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The content of this paper is adapted from two studies of contested takeover bids. These studies, and this paper, are attempts to add to the limited research conducted in…
The content of this paper is adapted from two studies of contested takeover bids. These studies, and this paper, are attempts to add to the limited research conducted in the UK into the share price performance of companies involved in mergers and acquisitions. Research directed specifically at defended takeover bids is even more limited and only one piece of research (Holl and Taffler, 1988) to date has addressed this particular topic in the UK.
It has often been said that a great part of the strength of Aslib lies in the fact that it brings together those whose experience has been gained in many widely differing fields but who have a common interest in the means by which information may be collected and disseminated to the greatest advantage. Lists of its members have, therefore, a more than ordinary value since they present, in miniature, a cross‐section of institutions and individuals who share this special interest.
Communications regarding this column should be addressed to Mrs. Cheney, Peabody Library School, Nashville, Tenn. 37203. Mrs. Cheney does not sell the books listed here. They are available through normal trade sources. Mrs. Cheney, being a member of the editorial board of Pierian Press, will not review Pierian Press reference books in this column. Descriptions of Pierian Press reference books will be included elsewhere in this publication.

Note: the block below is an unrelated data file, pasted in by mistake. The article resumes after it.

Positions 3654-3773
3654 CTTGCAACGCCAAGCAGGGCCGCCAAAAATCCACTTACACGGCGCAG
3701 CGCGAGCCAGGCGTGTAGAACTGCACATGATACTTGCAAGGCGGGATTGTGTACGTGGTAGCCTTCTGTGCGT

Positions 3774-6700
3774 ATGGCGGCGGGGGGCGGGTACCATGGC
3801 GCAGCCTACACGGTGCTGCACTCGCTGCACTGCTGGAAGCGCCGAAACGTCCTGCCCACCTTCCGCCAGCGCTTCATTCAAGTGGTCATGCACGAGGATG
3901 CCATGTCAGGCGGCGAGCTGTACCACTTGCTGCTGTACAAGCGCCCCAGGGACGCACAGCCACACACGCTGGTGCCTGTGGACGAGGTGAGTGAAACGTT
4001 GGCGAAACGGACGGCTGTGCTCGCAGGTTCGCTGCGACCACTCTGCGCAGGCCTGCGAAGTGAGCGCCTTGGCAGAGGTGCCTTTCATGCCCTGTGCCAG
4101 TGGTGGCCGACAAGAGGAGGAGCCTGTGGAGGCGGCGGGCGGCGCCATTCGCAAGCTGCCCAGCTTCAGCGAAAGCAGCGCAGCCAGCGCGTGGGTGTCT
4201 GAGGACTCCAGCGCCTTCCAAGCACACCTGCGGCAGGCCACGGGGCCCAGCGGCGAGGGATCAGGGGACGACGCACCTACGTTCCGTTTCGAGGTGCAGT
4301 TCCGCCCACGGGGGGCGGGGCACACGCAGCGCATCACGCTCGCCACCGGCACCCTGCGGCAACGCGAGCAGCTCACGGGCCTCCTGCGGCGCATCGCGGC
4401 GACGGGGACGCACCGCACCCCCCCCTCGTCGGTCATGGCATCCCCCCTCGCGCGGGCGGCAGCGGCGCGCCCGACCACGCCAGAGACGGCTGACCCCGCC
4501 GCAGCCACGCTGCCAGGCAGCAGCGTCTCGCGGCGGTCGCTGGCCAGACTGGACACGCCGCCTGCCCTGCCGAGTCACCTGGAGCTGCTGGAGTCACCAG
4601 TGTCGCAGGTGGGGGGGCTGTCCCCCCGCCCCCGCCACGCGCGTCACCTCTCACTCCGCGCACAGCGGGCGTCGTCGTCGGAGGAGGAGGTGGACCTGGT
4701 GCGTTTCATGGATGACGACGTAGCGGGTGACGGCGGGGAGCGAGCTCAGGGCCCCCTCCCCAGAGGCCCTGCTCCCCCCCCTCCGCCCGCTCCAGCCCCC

The purpose of this paper is to explore the potentially conflicting positive and negative ethical aspects of wool apparel and the relative importance of these ethical…
The purpose of this paper is to explore the potentially conflicting positive and negative ethical aspects of wool apparel and the relative importance of these ethical attributes when consumers in the USA make wool apparel purchase decisions.
A two-stage mixed-method approach was used to explore the positive and negative ethical aspects of wool apparel and the relative importance of these ethical attributes in wool apparel purchase decisions. First, focus groups were used to identify ethical attributes that were important to wool apparel consumers in the USA. In the second stage, a conjoint survey was used to estimate the relative importance of the ethical and product attributes that were identified in the focus groups and the trade-offs made within this attribute set.